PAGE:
One of the rarest metals on Earth may be an excellent option for enabling future flash memory chips to continue to increase in speed and density, according to a group of researchers in Taiwan.
The team chose iridium – a hard, dense and corrosion resistant metal in the platinum family, and one of the rarest metals found in the earth’s crust – because unlike most alternatives, it has two desired properties: it holds its electrons strongly, and its melting point of nearly 2 500 degrees Celsius is well beyond the 900-degree annealing temperature that many chips must survive during manufacturing. Fortunately, only a billionth of a billionth of a gram of iridium would be needed for each gate.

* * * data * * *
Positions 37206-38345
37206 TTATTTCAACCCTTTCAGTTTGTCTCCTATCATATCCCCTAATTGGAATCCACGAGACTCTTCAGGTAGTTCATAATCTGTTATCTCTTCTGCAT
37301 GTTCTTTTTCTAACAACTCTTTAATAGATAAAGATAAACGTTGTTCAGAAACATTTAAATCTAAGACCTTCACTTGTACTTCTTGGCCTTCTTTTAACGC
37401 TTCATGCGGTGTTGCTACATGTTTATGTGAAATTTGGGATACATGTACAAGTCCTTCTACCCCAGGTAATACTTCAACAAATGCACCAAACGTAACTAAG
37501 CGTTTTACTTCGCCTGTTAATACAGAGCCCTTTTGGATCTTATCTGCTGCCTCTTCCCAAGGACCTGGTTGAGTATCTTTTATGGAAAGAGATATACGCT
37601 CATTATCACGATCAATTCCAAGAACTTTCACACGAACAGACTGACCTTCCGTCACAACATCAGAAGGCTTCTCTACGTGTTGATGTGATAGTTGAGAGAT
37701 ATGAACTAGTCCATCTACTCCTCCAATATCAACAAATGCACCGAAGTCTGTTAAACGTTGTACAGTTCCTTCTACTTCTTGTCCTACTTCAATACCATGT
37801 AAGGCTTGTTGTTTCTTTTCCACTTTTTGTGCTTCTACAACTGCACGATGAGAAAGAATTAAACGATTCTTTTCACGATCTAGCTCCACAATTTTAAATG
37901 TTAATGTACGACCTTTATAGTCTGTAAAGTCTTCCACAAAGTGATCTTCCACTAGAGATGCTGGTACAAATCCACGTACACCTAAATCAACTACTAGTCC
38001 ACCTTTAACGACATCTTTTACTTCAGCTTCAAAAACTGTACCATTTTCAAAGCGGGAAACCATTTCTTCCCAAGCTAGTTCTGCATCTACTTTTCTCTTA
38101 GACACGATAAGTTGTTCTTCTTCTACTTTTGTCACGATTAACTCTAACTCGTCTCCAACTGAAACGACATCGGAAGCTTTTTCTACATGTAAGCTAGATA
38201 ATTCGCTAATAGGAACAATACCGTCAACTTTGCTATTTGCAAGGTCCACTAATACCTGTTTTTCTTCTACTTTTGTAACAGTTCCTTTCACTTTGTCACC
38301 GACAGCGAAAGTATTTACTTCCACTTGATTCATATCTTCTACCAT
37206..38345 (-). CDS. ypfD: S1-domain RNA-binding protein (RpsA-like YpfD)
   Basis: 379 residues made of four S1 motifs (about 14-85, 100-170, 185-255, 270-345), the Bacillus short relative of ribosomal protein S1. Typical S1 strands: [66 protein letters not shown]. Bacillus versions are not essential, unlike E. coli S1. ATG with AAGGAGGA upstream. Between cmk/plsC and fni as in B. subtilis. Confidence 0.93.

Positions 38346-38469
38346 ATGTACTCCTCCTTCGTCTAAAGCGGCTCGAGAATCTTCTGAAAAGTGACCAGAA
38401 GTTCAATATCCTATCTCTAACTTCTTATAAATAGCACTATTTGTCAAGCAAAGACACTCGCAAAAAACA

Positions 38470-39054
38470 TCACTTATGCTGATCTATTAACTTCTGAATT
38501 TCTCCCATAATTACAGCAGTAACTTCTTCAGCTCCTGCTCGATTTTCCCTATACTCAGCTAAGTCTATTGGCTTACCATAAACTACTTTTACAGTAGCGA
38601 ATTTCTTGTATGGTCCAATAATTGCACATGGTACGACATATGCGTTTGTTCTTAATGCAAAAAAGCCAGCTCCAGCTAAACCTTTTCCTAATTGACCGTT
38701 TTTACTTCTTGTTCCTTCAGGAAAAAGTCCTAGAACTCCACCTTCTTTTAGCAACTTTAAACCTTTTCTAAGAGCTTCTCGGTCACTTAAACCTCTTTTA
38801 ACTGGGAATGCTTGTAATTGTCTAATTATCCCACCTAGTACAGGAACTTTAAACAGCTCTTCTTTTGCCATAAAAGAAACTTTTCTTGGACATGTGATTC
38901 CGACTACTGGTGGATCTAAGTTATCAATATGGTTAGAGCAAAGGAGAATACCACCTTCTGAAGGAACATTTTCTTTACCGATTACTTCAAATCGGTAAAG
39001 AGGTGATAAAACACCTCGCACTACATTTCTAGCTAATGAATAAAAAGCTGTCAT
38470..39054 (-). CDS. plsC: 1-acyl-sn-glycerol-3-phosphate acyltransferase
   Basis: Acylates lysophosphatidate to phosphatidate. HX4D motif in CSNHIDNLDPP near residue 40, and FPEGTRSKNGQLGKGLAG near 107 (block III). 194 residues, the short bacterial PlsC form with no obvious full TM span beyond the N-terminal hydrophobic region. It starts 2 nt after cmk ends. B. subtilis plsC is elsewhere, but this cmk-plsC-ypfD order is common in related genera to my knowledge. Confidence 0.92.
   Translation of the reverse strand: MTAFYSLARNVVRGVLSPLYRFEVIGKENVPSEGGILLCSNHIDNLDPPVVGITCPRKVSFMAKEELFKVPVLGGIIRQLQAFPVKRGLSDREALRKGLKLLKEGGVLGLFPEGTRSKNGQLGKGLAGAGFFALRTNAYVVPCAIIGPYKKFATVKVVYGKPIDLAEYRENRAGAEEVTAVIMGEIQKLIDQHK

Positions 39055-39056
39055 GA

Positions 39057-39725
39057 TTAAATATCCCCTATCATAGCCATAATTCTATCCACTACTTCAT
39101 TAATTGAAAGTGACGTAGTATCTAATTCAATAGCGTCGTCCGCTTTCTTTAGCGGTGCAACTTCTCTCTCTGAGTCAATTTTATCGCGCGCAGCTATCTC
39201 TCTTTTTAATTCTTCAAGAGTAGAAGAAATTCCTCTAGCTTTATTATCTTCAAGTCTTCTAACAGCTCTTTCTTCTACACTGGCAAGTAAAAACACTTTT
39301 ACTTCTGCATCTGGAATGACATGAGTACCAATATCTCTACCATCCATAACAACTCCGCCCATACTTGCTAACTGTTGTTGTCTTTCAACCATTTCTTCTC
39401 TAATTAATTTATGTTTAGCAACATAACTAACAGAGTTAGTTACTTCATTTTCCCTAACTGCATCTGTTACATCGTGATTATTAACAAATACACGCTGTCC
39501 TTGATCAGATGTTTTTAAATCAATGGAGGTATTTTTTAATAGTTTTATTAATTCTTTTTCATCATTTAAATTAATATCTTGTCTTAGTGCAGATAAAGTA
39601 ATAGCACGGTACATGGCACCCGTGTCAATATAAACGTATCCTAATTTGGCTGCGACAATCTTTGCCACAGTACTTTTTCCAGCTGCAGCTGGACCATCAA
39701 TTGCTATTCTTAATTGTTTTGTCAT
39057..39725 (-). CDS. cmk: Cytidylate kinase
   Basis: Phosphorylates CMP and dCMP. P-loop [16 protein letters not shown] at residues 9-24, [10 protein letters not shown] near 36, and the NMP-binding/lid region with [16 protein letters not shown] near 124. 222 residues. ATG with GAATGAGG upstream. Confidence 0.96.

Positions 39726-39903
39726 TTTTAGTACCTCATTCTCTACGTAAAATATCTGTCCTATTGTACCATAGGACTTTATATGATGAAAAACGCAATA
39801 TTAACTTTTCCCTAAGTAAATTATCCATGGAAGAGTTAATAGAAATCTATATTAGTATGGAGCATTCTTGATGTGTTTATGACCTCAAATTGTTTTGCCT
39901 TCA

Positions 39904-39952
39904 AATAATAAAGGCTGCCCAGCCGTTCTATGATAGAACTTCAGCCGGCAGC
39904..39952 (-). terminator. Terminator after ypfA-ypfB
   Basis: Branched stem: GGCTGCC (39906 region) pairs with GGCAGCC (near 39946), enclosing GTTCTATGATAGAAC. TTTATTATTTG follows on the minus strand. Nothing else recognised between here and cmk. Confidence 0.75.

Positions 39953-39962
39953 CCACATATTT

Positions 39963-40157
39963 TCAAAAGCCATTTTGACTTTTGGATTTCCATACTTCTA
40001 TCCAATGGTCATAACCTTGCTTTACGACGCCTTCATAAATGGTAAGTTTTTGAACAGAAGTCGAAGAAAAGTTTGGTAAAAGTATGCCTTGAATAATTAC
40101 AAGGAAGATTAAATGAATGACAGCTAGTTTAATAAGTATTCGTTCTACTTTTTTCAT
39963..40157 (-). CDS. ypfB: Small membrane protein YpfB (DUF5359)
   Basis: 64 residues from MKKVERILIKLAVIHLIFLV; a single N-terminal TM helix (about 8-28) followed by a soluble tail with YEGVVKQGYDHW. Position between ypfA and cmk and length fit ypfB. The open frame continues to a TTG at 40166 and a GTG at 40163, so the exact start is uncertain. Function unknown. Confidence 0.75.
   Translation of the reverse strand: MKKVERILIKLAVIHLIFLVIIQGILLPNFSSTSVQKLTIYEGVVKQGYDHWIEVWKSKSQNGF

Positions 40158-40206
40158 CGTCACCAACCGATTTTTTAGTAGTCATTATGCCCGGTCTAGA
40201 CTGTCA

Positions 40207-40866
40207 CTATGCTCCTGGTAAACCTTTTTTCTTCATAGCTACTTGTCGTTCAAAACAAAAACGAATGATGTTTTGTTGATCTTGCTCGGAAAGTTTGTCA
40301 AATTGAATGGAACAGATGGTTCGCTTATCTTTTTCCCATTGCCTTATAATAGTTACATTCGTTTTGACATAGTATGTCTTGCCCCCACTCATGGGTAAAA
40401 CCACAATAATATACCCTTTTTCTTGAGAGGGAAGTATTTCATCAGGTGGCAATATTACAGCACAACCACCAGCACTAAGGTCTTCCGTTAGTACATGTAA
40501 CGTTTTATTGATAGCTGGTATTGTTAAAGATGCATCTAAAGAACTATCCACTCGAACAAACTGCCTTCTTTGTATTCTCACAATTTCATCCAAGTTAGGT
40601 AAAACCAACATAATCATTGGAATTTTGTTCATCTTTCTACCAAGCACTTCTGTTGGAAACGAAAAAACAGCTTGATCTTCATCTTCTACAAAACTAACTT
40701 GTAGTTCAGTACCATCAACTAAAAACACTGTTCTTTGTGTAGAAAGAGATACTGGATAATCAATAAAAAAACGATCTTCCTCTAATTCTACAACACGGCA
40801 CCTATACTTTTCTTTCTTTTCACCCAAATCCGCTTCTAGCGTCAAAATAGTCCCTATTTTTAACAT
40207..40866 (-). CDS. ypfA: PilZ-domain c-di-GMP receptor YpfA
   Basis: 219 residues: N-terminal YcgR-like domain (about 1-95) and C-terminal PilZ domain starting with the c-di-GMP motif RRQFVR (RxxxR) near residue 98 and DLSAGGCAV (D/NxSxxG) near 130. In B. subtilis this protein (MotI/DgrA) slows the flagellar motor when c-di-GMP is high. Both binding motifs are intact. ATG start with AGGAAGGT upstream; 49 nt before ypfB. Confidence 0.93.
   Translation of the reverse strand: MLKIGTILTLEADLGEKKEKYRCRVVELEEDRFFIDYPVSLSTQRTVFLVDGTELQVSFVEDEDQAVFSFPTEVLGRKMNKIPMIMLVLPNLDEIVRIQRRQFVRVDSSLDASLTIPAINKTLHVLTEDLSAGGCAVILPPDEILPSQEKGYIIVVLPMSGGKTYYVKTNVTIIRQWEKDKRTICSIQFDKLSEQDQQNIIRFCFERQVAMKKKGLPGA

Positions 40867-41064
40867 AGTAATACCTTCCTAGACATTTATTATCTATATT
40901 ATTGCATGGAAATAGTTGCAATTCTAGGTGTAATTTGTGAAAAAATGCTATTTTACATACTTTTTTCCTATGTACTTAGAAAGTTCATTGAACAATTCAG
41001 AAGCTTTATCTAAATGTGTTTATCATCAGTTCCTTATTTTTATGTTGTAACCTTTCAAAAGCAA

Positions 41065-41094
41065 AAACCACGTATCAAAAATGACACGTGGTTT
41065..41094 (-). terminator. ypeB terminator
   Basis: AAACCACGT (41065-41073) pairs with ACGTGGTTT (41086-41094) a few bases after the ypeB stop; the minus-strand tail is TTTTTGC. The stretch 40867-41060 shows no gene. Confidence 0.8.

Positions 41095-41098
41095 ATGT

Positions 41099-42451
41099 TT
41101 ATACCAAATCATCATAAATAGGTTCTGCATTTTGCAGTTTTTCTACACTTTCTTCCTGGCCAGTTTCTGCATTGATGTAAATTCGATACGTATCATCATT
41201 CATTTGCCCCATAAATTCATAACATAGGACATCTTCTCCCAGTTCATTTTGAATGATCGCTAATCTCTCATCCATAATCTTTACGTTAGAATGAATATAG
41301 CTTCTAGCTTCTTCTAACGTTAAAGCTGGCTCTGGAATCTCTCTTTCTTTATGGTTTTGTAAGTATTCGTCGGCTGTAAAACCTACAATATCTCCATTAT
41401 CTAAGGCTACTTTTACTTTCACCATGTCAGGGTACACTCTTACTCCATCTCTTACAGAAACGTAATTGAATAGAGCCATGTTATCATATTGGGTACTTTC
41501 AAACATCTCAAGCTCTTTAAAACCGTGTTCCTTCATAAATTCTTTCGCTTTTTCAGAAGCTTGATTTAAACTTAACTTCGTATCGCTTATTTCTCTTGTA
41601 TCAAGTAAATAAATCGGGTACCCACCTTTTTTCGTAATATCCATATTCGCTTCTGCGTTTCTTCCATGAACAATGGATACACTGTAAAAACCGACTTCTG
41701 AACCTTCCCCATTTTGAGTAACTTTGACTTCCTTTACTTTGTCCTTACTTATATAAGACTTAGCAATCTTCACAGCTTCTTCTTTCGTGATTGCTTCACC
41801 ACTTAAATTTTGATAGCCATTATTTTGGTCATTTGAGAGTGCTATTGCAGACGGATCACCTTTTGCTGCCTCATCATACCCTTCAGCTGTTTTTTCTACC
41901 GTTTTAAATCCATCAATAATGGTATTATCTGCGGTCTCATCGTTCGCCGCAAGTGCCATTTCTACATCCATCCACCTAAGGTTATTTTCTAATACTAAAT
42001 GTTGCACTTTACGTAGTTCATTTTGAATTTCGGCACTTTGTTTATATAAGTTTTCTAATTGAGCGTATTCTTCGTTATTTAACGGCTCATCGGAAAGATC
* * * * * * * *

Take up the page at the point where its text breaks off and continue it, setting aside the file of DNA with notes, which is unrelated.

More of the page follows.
“Incorporating nanocrystals of iridium into the critical floating gate portion of flash memory designs shows both excellent memory properties as well as stability in the high temperatures used in processing such semiconductor devices,” says the research team leader, Wen-Shou Tseng.
Source: American Institute of Physics